How to Draw a Zebra – White Charcoal – Timed Drawing Exercise

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Gettin Sketchy – Drawing a Zebra with White Charcoal on Black Paper – Season 2 Episode 11

This episode aired live on YouTube on November 4, 2020.

In this timed drawing exercise, we take a look at drawing a zebra with white charcoal on black paper. This drawing presents a different type of challenge. White charcoal applied to black paper is a quick process, but the challenge lies in adding lighter values instead of darker ones.

White Drawing Media on Black Paper

In nearly every case, we first learn to draw by making dark marks on lighter surfaces. For example, graphite is a dark gray material and in most cases, we apply it to white or nearly white drawing paper. This means, in terms of value, we add all of the darker tones to complete the drawing.

Most of the drawing process is adding darker tones, relying on the white of the paper to affect the middle and lighter tones. We may use the eraser to lighten up areas, but for the most part, we are adding the darker values and adjusting the pressure placed on the pencil to create mid-tones. This process is completely reversed when we use white charcoal on black paper.

Instead of adding the darker tones, we should be adding the lighter values. And instead of relying on the paper for our lighter values, we rely on the paper for our darker tones. While this may seem simple, it’s a bit more of a challenge since our brains are already conditioned to apply darker tones when we draw.

To understand this, think of a chalkboard. (Some still exist out there.) Chalkboards are usually either green or black. In this case, imagine a black chalkboard in your mind. Now consider drawing a representational drawing on the chalkboard with white chalk.

Where would you start?

In a typical drawing, we would likely start by defining the shapes and then the contours. This is fine we when draw on a light surface with a dark medium. Outlines (or contours) are fine when they are dark against a white background. But with a black surface and a white medium, we have to think a bit differently. White contours (or outlines) don’t really make a lot of sense.

Drawing in reverse on chalkboard

So when we begin a drawing with white drawing media on black paper, we should be aware that the contour lines should be drawn very lightly. The edges of the subject will be defined by the contrast in value, not by a line. (This should be the case in any drawing. But when we are new to drawing, we tend to define subjects with defined outlines.)

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Subjects with strong contrast in value tend to work best with this combination of materials. For example, a subject under a strong singular light source would produce high contrast in value. This lessens the mid-tones and strengthens the shadows and highlights.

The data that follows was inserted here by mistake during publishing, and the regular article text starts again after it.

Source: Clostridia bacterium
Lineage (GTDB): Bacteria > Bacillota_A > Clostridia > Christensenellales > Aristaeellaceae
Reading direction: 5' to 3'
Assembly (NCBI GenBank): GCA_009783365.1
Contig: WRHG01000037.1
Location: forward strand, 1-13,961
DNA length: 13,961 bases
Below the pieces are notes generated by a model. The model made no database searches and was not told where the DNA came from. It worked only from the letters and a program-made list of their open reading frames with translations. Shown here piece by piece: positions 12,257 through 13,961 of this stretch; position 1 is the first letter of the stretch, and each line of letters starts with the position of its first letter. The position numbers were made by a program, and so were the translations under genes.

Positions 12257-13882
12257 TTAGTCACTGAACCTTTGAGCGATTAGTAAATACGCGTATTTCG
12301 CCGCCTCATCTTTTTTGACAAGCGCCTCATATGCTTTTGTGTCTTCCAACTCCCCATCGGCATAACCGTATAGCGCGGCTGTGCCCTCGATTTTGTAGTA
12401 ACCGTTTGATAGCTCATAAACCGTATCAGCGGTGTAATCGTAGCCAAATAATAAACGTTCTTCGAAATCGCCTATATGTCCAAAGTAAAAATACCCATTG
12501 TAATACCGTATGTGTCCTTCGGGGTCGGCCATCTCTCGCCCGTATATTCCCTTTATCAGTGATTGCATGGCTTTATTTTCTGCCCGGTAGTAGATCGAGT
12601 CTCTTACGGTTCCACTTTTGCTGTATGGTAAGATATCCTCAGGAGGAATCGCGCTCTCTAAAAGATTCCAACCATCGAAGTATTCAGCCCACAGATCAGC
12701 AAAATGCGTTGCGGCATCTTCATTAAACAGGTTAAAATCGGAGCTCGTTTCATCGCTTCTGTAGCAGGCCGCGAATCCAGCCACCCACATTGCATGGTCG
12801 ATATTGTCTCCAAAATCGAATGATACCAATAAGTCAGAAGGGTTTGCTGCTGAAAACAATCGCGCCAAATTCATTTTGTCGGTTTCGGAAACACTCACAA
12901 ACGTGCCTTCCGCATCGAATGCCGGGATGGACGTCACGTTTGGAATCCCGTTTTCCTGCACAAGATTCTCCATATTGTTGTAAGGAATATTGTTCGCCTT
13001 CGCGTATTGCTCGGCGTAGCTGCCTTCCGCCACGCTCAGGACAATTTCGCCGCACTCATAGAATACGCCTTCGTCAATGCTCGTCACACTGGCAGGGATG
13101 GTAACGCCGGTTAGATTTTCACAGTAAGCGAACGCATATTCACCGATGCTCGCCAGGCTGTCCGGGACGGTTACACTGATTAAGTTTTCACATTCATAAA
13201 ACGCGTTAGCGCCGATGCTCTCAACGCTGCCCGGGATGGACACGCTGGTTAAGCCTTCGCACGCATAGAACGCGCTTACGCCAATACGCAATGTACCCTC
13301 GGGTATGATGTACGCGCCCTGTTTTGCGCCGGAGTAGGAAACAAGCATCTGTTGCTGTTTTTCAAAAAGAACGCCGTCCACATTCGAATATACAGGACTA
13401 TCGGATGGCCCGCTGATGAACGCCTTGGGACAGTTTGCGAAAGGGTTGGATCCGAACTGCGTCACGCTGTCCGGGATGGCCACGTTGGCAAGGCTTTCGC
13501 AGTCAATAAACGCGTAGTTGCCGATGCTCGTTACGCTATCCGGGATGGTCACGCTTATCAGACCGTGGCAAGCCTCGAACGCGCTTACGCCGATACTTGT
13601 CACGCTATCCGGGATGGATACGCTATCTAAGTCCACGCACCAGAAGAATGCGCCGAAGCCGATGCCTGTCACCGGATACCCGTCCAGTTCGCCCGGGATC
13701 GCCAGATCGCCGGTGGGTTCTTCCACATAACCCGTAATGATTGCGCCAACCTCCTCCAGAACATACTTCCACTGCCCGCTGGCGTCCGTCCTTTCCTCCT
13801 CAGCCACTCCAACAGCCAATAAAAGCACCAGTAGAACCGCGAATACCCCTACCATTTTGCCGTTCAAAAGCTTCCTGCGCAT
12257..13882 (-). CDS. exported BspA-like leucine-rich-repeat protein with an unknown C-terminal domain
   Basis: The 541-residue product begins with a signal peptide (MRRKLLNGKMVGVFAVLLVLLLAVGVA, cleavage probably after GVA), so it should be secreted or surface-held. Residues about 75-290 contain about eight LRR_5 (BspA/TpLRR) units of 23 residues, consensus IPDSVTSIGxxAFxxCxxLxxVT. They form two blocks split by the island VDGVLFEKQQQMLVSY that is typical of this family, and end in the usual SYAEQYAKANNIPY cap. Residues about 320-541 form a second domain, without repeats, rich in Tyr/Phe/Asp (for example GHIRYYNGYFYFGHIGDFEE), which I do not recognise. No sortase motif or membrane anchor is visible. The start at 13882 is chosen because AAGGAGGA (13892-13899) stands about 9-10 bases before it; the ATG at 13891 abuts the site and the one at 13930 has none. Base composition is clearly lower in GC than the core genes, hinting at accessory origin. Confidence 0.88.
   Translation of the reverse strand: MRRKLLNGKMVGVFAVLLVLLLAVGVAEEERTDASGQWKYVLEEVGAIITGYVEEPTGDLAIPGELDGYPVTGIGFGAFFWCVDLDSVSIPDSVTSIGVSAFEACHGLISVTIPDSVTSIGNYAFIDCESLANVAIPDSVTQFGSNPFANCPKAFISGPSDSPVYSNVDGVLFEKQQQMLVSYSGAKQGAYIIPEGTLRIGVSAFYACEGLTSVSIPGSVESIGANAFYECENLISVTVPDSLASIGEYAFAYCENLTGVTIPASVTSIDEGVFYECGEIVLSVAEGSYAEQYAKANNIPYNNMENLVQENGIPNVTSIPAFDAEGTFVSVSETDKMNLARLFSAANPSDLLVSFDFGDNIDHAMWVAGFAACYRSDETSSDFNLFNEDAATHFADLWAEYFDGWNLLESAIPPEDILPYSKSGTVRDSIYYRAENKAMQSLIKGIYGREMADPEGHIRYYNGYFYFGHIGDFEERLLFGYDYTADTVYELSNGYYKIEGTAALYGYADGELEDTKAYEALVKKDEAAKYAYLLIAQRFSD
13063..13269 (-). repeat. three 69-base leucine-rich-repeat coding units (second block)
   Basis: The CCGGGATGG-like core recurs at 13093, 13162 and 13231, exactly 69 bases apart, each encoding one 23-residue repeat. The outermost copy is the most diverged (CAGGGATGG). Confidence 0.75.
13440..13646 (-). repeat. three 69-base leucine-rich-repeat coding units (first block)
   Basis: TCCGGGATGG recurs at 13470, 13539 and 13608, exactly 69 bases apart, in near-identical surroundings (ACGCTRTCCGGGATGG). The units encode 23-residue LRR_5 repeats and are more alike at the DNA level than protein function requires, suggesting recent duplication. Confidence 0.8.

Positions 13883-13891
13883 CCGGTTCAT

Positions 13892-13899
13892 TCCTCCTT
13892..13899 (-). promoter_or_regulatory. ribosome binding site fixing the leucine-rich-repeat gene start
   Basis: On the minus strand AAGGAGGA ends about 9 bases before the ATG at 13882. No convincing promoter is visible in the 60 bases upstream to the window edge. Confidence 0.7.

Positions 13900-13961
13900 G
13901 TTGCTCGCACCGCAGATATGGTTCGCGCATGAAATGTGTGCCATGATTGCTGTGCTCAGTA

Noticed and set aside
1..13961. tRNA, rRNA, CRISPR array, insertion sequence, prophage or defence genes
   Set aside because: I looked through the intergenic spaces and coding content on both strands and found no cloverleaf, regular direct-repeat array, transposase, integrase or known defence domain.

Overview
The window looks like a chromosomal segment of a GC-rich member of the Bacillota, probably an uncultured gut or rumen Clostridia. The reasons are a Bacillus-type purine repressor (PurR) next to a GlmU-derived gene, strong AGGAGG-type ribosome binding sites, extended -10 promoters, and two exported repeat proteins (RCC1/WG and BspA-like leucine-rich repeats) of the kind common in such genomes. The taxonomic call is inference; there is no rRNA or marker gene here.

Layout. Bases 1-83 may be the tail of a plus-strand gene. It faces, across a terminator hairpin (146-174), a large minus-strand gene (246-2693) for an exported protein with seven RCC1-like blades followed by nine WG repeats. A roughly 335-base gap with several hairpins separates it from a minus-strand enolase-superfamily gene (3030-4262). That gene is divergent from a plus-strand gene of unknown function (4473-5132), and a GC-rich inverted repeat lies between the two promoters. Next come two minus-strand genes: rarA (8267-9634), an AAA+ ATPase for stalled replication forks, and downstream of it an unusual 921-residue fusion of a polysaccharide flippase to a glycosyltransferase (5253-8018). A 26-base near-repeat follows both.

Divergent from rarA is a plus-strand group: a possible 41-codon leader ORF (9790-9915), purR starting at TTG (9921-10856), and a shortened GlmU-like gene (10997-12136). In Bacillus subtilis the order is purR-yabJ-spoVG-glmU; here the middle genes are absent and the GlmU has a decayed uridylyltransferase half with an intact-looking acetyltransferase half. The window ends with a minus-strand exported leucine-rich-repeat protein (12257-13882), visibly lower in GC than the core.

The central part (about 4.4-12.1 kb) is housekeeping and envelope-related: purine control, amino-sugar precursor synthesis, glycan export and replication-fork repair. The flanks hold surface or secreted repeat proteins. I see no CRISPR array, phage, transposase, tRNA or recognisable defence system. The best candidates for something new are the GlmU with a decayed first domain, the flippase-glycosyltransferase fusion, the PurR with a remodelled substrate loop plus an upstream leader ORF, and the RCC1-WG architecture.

As you can see, a zebra naturally has strong contrast in value due to its wonderfully patterned skin.

Here’s a look at the completed drawing of a zebra…

Drawing of a Zebra with white charcoal on black paper

White Charcoal

While the medium used in this drawing is called “white charcoal”, its name is a little misleading. Charcoal is burnt organic material and doesn’t naturally occur as the bright white we see in white charcoal products. Pigment has been added to the medium making white charcoal more similar to white pastel or conté.

Of course, it can be used interchangeably with traditional black charcoal varieties like vine charcoal and compressed charcoal. It blends very well with these materials and is as powdery as compressed charcoal.

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White charcoal is available as sticks and in pencil form. It is relatively inexpensive and can be used alongside other mediums such as graphite.

Just like traditional charcoal (black), white charcoal is easily blended or smudged with a finger or blending stump, allowing for smooth transitions of tone. It can be erased, but not without some effort. Heavier applications are harder to erase, while softer applications are removed with ease, although some residue may remain.

Photo Reference

The reference photo for this exercise comes from Pixabay.com. The reference provided below has been altered to strengthen the values. The image has been cropped and all color information is removed. All of these edits were completed in Photoshop.

Here’s a look at the photo reference…

Zebra black and white photo reference

Recommended Supplies for This Zebra Drawing

Aside from white charcoal, I also used a few blending stumps and a kneaded eraser. The drawing was completed on black Artagain paper by Strathmore. Like with any drawing or painting, the surface is very important. This particular surface is rather smooth but has enough tooth to accept the material. The paper is very black compared to other brands and produces nice contrast.

Here are a few links to purchase white charcoal and Artagain Black Paper …(Some of the following links are affiliate links which means we make a small commission if you purchase at no additional cost to you.)

I highly recommend drawing with lighter media on black paper. This exercise reinforces the concept that we add values to a drawing. It’s not about “shading” – it’s about developing a full range of value. We often overlook the importance of highlights and light values, but this exercise forces us to focus our attention on them.

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